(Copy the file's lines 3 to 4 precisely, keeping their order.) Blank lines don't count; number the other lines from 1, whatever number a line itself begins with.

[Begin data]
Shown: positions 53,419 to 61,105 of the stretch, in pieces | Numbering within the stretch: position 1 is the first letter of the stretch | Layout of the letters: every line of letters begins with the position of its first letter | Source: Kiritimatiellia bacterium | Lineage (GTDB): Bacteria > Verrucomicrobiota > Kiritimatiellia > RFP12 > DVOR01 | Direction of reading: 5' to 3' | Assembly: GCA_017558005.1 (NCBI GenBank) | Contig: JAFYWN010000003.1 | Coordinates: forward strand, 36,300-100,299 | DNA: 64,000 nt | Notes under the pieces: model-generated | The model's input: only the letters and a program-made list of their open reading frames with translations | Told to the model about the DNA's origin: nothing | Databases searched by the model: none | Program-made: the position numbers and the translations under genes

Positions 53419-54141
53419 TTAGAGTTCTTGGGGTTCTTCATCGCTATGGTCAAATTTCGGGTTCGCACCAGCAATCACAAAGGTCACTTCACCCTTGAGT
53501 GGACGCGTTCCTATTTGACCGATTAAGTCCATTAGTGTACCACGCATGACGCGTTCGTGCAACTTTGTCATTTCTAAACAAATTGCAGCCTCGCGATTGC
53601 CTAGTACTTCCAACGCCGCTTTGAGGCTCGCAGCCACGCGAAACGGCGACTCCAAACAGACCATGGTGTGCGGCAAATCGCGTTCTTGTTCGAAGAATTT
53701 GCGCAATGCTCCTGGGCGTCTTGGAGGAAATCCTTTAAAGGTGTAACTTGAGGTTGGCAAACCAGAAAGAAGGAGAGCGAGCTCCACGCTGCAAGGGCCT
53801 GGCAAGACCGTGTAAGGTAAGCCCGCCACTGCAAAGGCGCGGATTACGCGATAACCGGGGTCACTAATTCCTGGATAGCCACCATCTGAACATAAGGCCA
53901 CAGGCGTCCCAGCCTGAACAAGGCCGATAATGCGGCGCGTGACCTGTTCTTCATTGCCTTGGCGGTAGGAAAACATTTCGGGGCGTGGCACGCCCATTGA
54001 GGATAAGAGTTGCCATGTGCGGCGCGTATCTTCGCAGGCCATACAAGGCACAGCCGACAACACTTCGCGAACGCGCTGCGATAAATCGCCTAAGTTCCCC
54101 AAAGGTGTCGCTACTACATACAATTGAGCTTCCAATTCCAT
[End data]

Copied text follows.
53419 TTAGAGTTCTTGGGGTTCTTCATCGCTATGGTCAAATTTCGGGTTCGCACCAGCAATCACAAAGGTCACTTCACCCTTGAGT
53501 GGACGCGTTCCTATTTGACCGATTAAGTCCATTAGTGTACCACGCATGACGCGTTCGTGCAACTTTGTCATTTCTAAACAAATTGCAGCCTCGCGATTGC